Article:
I knew in my head that God could be trusted. It's a long ways from your head to your heart. One of the sustaining events in my life for the next two years until I came back to life again was this table. Every week, back to this table reminded that the god of the Universe loved me so much that he sent his Son to die for me, and I may not have been able to feel that in my heart but I couldn't get away from it in my head because I was faced with it week after week. Jesus died for me. Sometimes life is hard and the heart goes numb and Jesus invites you to this table to be reminded that when all else fails, "trust me, I love you."

Father, we're so grateful for this table. . . .for the message of bread and juice that so clearly paints a picture of body and blood. And the reminder that you, the God of the Universe loved us to much that you sent your Son to die for us, that no matter how confusing life gets, you are still on the throne and yet, love even us.

So while these trays come by, we just want to say thanks. Thanks for being patient with us and for being a God that we can trust. We pray this in the wonderful name of Jesus. Amen.

I don't know about you but I am deeply blessed by worship. What an opportunity to come into his presence. There are a lot of ways to leave here in his presence as well. Lot of things for you to do as a statement of our worship in other arenas besides just when the church gathers so let me go through just a handful of those.

Don't forget September 12 we're gonna be in the Park. We're still looking for oh, 25 or 30 or 40 of you to sign up to take charge of a block of cleanup. You do realize that's what we're doing. We're worshiping at 9:00 together, collectively in this kind of worship out in the park and then as soon as that worship is over we're gonna break up and worship in a new way, by cleaning up and giving a contribution to our community and we need people who are block leaders so there's a sign up sheet out these waiting for your name on it. So, be patient in line and if their waiting in front of you, just sign up. If you want a tee-shirt, sign up for that as well.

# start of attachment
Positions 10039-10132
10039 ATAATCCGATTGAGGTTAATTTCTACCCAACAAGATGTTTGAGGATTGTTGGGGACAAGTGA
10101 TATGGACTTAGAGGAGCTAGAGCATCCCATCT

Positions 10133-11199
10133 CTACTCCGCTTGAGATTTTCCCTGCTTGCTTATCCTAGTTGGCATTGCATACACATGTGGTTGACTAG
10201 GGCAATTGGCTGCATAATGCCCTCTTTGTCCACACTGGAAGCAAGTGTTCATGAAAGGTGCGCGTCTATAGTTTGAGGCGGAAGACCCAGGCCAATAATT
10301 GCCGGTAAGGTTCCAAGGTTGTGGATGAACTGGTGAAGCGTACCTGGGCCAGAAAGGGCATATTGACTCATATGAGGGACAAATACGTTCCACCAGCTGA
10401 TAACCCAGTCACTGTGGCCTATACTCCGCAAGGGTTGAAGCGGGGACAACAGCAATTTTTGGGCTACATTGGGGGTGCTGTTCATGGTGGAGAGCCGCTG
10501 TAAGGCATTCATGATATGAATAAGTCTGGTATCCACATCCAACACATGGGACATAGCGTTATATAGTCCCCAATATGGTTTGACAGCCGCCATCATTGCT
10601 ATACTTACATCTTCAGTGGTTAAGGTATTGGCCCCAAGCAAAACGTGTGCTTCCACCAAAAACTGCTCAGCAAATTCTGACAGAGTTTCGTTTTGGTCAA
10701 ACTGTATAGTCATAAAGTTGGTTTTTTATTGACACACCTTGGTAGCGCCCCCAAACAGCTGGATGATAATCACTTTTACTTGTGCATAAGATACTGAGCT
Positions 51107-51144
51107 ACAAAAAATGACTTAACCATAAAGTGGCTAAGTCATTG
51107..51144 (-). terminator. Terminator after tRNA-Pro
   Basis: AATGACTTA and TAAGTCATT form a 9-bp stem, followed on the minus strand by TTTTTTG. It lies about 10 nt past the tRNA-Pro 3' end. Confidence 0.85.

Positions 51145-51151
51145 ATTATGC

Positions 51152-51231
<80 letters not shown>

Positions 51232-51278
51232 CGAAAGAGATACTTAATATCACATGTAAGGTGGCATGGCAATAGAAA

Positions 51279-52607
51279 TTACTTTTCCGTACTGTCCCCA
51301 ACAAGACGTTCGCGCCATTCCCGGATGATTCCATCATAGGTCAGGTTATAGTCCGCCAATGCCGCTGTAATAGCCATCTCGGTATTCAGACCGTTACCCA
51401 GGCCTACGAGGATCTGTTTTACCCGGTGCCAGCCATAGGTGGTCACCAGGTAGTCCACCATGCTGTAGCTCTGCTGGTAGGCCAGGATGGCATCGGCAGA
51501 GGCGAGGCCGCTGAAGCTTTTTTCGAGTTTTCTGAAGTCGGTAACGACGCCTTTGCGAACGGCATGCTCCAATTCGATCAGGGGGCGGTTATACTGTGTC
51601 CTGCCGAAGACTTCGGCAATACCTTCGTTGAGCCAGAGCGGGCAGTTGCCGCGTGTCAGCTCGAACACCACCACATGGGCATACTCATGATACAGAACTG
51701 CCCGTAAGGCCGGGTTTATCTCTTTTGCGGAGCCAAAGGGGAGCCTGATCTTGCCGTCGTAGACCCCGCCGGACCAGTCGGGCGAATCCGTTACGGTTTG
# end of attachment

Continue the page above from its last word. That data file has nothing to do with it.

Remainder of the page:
Just to let you know our Monday night softball team won the Round Robin tournament. They're to be congratulated for that, shortly after that, one of our players, Robert, who is a deaf man who comes here, left and then had a heart attack. I don't think those are together. I don't think there is a connection, but he's doing okay. He's in the hospital, but we want you to pray for him. His last name is Magartland(??), ah, Roger Magartland(??). So please keep him in your prayers.

Ah, let's see. September 1st for those of you who are parents, grandparents or no children. We're having an open house giving you an opportunity to kind of take a look at what our children's areas of ministry are all about, please take note of that. We'd love to have you come out, take a look at what's going on around here. Meet some of the volunteers, find out the kinds of ministries that you could bring your children, grandchildren, friend's children to as we share the gospel with them.

It won't be long until our Wednesday evening services will be back in full swing. One of the things we're going to do is a marriage enrichment class. Ah, Evan Horner will be teaching that. It's limited to the first twelve couples. Now that can be married people or engaged people, so sign up if you want to be a part of that marriage enrichment class on Wednesday nights. Otherwise, we'll have another class being offered also.

Next Sunday morning during third hour, the people who went to Haiti are going to be giving a report on their Haiti trip. We want to encourage you to come and hear about the kinds of things that God has done in Haiti and did through them on their journey. Please make plans for that.

Ladies, today and next Sunday is sign up for the Women's Bible Study series for this Fall. Please take advantage of that opportunity for your own discipleship.

If we're not had a chance to meet or if there's something in some way that we can help to meet a need in your life, I'll be down in the hospitality room, which is down that hall on the far side. Please, in between services, step in and let's get acquainted or pray or whatever it is that you would like for us to do.

Would you stand with me?

We bid you go into our community, into our world as an act to your worship and service.